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Have you been a victim of unemployment fraud?

Updated: Apr 7

If you received unemployment paperwork, a 1099-G form, or a US Bank Relia card you did not request, then you have likely been a victim of the recent unemployment fraudulent claims.


Protect yourself!


Here are 4 steps recommended by the Colorado Department of Labor and Employment to report fraud & Identity Theft.


1. First, submit an Identity Theft Report with the Colorado Department of Labor & Employment


2. Next, deactivate the U.S. Bank Relia card by filling out the U.S Bank Form.


3. Contact the four consumer credit bureaus, request a free report at annualcreditreport.com and put a fraud alert on your name and Social Security number (SSN). A fraud alert warns creditors that you may be an identity theft victim and that they should verify that anyone seeking credit in your name really is you.


Credit Bureau Contact Info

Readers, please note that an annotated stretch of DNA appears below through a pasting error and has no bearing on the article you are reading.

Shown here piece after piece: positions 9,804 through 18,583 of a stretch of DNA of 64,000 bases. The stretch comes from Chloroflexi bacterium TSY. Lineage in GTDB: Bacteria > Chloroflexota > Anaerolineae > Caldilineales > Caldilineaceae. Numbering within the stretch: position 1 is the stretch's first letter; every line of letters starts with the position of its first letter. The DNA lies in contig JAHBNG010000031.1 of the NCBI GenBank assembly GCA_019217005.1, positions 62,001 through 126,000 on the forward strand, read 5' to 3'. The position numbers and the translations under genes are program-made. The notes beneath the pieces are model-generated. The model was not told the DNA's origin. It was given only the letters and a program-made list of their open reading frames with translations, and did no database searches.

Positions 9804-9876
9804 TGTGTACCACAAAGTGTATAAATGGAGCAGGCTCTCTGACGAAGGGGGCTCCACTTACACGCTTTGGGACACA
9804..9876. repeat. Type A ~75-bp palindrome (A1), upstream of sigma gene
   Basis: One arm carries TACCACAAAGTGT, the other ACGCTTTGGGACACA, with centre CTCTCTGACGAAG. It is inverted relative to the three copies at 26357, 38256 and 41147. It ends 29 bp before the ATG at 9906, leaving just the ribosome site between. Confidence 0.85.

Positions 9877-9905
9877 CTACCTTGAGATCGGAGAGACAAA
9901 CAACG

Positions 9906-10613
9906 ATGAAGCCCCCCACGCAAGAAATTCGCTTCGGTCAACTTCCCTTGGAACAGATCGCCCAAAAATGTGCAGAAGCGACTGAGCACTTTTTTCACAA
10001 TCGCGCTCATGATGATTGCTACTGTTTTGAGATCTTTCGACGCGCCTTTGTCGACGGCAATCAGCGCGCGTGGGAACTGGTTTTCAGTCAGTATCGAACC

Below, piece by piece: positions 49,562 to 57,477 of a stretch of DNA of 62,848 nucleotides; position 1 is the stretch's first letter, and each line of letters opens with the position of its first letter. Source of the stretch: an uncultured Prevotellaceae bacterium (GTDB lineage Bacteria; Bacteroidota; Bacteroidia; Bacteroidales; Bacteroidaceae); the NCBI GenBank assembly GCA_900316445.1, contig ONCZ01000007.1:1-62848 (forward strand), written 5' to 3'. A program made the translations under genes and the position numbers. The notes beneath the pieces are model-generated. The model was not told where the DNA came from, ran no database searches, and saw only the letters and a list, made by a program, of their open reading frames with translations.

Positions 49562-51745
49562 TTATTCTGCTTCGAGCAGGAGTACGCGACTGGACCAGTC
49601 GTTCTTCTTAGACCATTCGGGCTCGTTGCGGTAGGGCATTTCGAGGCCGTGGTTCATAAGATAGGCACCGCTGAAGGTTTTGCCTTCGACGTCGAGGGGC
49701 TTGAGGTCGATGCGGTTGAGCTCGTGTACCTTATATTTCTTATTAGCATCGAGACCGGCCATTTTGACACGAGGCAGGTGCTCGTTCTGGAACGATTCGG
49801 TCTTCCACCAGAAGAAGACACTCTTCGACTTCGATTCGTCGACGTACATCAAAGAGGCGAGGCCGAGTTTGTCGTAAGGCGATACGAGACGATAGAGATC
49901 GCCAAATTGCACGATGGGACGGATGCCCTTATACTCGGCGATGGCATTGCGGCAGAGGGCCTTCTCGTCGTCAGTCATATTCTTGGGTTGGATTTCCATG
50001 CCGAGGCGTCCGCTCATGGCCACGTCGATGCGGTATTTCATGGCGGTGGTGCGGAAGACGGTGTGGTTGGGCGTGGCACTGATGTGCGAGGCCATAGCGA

Equifax: 1-800-525-6285

Experian: 1-888-397-3742

Innovis: 1-800-540-2505

TransUnion: 1-800-680-7289


4. Create a file where you can keep records of this identity theft in one place.


Learn more at https://cdle.colorado.gov/fraud-prevention

and Identitytheft.gov


Here are some additional tips to help control your credit


1. Consider putting a freeze on your files. A credit freeze makes it harder for someone to open a new account in your name. Keep in mind that a credit freeze won’t prevent a thief from making charges to your existing accounts. Fees vary, but they commonly range from $5-$10 per bureau. After receiving your freeze request, each credit reporting company will send you a confirmation letter containing a unique PIN (personal identification number) or password. Keep the PIN or password in a safe place. You will need it if you choose to lift the freeze.


2. Consider opting out of prescreened credit offers. If you want to stop getting prescreened offers of credit, call 888-5OPTOUT (888-567-8688) or go online to optoutprescreen.com. You can opt out for 5 years or permanently. Make sure you know the pros & cons before opting out.


3. File your taxes early — as soon as you have the tax information you need, before a scammer can. Tax identity theft happens when someone uses your Social Security number to get a tax refund or a job. Respond to letters from the IRS, but don’t take phone calls from the IRS as valid; they will never call you. Once you receive a letter, contact your CPA and they can help guide you through the process to see if it’s legit.



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